And the wait is nearly over…
My name is Meghann Gallimore and I am a junior English major. I am beyond excited to spend this spring semester at the University of Otago in New Zealand. I leave Chicago on February 13th and with less than a week to go, the final countdown has really begun. However, while all the difficult parts are done (visa, housing, flights, and class credit transfers) there is still a myriad of little things to do. Like packing. Which I guess is also kind of a big thing, but if I start too soon, I’ll end up pulling half of the items in there back out. Also, my Border Collie, Jazz, has the unfortunate habit of pulling things out of bags and suitcases. So that can wait. In the meantime, anticipation keeps growing, and I’m experiencing some jealousy toward friends who are already abroad in other countries. New Zealand students are currently on their summer break, so I have been filling in an unusually long interim period between December, when my semester at Valparaiso University ended, up until this point.
Ever since I knew that studying abroad was an option in college, my choice has wavered between Australia and New Zealand. After a lot of research and conversations with friends and acquaintances who had traveled to both countries, I decided that New Zealand was the better fit for me. However, that being said, I do fully intend to visit Australia while I am on that side of the world. There is not way that I am missing out on snorkeling in the Great Barrier Reef or fulfilling my childhood dream of visiting the Crocodile Hunter’s zoo.
And then there are my reasons for choosing New Zealand. Much of it has to do with the climate and terrain. Having lived in a south suburb of Chicago all my live with occasional visits to Florida and Michigan has left my list of outdoor adventures limited. I am so ready to go mountain climbing, biking, skydiving, kayaking, hiking (or as it’s called in New Zealand, tramping), bungee jumping, and any other number of incredible activities that I otherwise would not have the opportunity to try. I can only hope that the abundance of things to do in New Zealand doesn’t ruin me too much when I return to life in the Midwest.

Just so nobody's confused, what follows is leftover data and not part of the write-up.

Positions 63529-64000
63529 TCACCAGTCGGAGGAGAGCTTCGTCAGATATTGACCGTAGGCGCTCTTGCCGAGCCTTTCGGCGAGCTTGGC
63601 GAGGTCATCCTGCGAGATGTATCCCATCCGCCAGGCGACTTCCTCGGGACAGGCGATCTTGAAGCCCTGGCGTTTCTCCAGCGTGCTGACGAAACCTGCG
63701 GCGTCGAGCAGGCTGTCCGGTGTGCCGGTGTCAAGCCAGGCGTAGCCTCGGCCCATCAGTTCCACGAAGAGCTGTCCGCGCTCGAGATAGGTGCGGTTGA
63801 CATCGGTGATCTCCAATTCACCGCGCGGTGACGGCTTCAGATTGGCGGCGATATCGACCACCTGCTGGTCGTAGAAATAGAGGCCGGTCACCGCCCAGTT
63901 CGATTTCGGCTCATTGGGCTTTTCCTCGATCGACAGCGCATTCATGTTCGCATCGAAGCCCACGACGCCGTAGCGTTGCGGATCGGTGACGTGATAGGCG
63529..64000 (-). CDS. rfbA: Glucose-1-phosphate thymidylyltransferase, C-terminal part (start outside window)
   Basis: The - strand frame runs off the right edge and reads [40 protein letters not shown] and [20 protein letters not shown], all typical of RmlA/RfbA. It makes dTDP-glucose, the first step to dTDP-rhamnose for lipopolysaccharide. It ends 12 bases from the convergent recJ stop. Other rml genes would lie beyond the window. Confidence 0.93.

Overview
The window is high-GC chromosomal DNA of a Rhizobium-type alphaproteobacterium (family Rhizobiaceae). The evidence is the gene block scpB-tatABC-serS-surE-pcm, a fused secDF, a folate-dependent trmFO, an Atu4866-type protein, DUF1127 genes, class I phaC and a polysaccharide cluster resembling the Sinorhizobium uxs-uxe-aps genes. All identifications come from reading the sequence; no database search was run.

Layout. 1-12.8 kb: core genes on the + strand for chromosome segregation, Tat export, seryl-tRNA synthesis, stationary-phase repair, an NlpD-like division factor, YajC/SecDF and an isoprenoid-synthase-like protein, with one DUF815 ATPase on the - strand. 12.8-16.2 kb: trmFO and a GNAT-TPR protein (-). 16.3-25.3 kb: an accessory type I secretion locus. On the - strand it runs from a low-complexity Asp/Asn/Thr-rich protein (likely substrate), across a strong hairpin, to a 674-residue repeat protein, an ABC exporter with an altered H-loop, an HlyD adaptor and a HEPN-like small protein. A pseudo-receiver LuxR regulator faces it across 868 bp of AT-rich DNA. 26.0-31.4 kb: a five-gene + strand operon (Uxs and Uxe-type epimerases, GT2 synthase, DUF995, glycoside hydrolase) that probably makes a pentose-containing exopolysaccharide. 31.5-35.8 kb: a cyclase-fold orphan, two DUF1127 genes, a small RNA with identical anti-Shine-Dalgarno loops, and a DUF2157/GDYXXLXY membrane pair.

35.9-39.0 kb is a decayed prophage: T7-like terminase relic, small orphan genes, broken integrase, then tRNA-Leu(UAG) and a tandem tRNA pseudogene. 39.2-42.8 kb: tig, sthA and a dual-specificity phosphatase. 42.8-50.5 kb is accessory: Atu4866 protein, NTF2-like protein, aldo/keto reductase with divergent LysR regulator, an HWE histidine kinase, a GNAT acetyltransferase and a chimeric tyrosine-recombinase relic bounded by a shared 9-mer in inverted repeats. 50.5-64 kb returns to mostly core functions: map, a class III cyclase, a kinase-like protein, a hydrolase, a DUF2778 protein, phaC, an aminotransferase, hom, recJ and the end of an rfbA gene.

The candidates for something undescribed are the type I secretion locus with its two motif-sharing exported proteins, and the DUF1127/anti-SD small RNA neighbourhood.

Aside from the outdoor aspects of New Zealand, there also are academic reasons. As an English major, there is a lot of flexibility with classes so I am able to take a wide variety of classes. Most of them are literature-based, but a significant departure from the American and British literature centered curriculum that we have at VU. I’m particularly excited for the Post-Colonial Literature class, which focuses on texts in New Zealand, Australia and Canada, since that will be something different from what I have been reading for the past three years. I will also be taking a Maori culture class, which teaches us about New Zealand’s native people and should be very interesting. And finally, I will be taking New Zealand film course. I originally came into VU with a film minor, but had to drop it because the classes necessary were never offered. Taking that course allows me to study something I really enjoy but haven’t been able to experience academically in several years. It also will be interesting going from a school of 4,000 students to one of nearly 20,000. Aside from the obvious of classes being larger, there also will be a larger body of students in general to socialize with. Unlike VU, where you cannot walk anywhere on campus without seeing at least five people you know, the larger student body of the University of Otago grants, for better or worse, a greater deal of anonymity. I can’t say for sure which I will prefer; I like the idea of meeting more new people, but there is something to be said for the security of a smaller school.
I also must own up to one small factor that may have slightly influenced my decision to spend a semester in New Zealand. Anyone who knows me in the slightest is probably aware of the fact that I have an unhealthy fondness (some may call it an obsession) with The Lord of the Rings and all other things Tolkien. There is something incredibly appealing about visiting the place where these beloved books were brought to life. And hopefully, they will still conveniently be filming The Hobbit while I am there…
This semester will be a dramatic departure from what I’ve previously known. And I could not be more excited about that. Perhaps fear will kick in later but right now, I’m just ready to begin. While I in no way mean to diminish those people who chose a country in Europe or another older, arguably more historical location, I believe this is the best choice for me. Because who knows if there will ever be another time in my life when I can handle 20 hours in a plane. Or if I will be physically fit enough to climb mountains. Or have the funds necessary to go. All the pieces fit now and I look forward to sharing this incredible experience with you all.